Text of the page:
One explanation is that children are not actually spared but rather do not show signs of illness even if infected. In other words, children and adolescents are serving as asymptomatic carriers and innocently playing a major role in ongoing community-based transmission—unwittingly passing on COVID-19 to those at higher risk. A study out of China that looked at 2,000 children found that 13 percent with suspected or confirmed COVID-19 cases were completely symptom-free. However, this percentage presumably understates the true rate of asymptomatic infection in children—since those that aren’t experiencing symptoms are unlikely to be tested.

Further complicating this is that studies show that the average incubation period in pediatric patients, the time between exposure to infection when individuals can begin to be contagious, is about six and a half days—a longer period than what is even being reported in adults .

Another explanation for this is that young children are often exposed to more coronaviruses in childhood which has given them partial immunity to this novel and more virulent strain. A systematic literature review on the current knowledge of COVID-19 and children, mentions that children tend to have many viral infections, and this repeated viral exposure supports the immune system when it responds to SARS‐CoV‐2—the virus that causes COVID-19.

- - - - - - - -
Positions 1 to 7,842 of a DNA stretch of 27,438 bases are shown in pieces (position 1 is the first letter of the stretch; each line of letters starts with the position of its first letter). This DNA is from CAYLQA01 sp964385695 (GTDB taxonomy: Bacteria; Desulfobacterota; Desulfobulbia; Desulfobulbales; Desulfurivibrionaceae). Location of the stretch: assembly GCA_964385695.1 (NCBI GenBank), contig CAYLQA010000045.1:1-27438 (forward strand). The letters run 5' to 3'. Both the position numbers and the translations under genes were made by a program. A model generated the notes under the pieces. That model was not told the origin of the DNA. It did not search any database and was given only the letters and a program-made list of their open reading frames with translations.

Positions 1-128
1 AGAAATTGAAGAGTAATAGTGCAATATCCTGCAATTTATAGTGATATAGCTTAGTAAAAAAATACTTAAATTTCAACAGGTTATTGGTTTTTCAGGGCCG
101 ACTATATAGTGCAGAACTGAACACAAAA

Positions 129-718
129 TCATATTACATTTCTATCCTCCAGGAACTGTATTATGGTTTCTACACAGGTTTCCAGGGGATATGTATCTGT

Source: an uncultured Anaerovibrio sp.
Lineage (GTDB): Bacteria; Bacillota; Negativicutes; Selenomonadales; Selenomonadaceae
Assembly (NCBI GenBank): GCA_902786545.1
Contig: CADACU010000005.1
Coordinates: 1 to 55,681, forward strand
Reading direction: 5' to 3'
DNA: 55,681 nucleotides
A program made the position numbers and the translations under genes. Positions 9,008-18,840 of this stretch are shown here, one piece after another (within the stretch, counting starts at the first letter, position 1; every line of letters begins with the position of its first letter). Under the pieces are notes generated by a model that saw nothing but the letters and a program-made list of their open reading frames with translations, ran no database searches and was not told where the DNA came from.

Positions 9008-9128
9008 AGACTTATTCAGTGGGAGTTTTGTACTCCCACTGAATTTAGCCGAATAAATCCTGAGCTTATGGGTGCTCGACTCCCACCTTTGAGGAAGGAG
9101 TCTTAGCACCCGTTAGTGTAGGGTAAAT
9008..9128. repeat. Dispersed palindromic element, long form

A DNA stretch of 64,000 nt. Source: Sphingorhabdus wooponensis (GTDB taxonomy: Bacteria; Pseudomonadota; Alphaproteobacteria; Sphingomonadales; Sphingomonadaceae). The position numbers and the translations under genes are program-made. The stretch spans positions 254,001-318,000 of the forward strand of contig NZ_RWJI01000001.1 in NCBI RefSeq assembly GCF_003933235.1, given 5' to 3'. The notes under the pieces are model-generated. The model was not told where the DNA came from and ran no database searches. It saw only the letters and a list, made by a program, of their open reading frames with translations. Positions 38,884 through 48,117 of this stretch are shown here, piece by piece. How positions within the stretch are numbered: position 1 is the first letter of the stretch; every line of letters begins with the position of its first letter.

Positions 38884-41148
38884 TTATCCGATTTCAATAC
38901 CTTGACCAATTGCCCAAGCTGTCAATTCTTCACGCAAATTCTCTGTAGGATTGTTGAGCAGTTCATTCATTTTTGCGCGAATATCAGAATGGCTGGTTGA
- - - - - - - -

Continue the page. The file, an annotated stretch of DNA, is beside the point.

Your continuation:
Research also shows that children are having less immune dysfunction during and after the SARS-CoV-2 infection than adults. In other words, younger children do not mount the aggressive immune response (known as “cytokine storm”) in response to the virus that adults do. Surprisingly, most children had normal white blood cell counts following infection, suggesting less damage to their immune systems—data that contrasts findings in adults who seem to show an overall decrease in white blood cells, specifically lymphocytes, at the early stage of disease leading to an increased likelihood of severe illness and respiratory distress.

Are the symptoms of COVID-19 for children different than adults?

Symptoms of COVID-19 in adults aged 18-64 are most commonly fever, cough, and shortness of breath, with 93 percent reporting at least one of these. These signs were less frequently reported among pediatric patients (73 percent). Only around half of children present with fever or cough and less than 15 percent experience shortness of breath. In adults, symptoms can also include muscle aches and pains, sore throat, and headache, all of which are less commonly reported in pediatric patients. Compared to greater than 30 percent of adults reporting gastrointestinal symptoms, research shows that fewer than 10 percent of children with symptomatic infections develop diarrhea and vomiting from COVID-19.